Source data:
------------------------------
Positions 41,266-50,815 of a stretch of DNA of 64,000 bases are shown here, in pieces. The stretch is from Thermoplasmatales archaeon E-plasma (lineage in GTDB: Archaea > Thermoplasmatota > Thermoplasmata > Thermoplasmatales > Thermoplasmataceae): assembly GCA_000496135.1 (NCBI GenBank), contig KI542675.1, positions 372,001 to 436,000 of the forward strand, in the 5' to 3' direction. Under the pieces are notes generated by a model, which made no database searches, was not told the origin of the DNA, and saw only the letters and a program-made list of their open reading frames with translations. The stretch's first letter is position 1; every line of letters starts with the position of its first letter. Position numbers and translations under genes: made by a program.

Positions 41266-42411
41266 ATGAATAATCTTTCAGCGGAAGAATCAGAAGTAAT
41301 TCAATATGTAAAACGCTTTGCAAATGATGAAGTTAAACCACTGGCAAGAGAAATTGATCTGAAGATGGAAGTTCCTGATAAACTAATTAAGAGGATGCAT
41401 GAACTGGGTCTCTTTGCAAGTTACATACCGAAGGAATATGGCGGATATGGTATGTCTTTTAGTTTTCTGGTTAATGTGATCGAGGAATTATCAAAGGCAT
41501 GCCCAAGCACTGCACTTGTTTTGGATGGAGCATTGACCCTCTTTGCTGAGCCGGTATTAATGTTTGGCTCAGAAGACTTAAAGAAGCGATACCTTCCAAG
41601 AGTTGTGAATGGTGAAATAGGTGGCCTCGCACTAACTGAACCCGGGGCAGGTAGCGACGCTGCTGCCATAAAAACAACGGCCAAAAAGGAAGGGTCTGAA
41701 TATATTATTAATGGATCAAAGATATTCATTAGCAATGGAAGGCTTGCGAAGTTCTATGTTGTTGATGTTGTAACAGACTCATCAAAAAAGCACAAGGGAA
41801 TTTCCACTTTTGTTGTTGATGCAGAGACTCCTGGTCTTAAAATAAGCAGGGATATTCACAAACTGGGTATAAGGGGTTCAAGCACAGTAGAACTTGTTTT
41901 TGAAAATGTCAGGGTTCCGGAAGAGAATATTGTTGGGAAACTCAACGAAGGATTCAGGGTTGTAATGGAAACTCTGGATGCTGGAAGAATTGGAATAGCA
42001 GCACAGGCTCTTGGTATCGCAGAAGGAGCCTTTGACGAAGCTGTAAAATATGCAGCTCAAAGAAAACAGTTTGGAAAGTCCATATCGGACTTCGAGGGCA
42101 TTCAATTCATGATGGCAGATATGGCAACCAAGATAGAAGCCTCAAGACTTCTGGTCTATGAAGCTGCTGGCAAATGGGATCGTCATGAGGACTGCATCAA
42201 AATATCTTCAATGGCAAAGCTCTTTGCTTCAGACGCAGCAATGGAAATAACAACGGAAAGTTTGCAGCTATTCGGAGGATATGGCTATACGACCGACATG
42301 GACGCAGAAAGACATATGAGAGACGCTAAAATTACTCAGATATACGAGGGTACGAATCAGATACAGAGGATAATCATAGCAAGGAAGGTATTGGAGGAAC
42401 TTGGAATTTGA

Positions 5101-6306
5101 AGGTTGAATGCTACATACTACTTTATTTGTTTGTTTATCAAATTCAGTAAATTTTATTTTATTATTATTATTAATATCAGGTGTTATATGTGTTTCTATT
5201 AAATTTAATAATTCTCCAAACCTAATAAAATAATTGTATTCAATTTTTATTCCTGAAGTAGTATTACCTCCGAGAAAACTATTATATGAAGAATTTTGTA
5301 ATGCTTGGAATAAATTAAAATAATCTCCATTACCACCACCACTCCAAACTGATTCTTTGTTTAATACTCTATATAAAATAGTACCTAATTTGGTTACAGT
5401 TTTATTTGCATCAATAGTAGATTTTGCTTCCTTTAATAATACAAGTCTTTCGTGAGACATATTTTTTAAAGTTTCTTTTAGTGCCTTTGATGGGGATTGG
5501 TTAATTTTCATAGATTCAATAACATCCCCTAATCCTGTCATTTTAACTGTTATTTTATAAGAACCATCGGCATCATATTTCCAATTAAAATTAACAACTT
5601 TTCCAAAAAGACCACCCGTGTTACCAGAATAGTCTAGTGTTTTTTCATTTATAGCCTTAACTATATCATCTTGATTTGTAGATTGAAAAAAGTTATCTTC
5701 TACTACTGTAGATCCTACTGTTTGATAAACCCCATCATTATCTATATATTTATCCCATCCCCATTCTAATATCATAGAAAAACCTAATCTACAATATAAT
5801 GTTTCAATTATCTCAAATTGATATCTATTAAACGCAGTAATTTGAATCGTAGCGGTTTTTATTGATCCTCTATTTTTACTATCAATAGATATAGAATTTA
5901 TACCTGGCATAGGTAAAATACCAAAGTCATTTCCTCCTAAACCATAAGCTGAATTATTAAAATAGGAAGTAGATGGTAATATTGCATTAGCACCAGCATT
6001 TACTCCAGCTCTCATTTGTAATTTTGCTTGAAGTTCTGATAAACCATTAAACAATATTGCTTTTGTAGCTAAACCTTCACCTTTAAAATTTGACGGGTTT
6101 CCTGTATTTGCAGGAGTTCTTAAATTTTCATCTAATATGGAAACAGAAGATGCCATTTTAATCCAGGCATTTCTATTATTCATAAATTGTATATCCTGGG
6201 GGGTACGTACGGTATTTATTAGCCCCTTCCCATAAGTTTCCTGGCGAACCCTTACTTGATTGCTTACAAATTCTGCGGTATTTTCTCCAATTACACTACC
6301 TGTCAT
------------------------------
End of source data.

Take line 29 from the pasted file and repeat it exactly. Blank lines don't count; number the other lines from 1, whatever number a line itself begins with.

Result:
6301 TGTCAT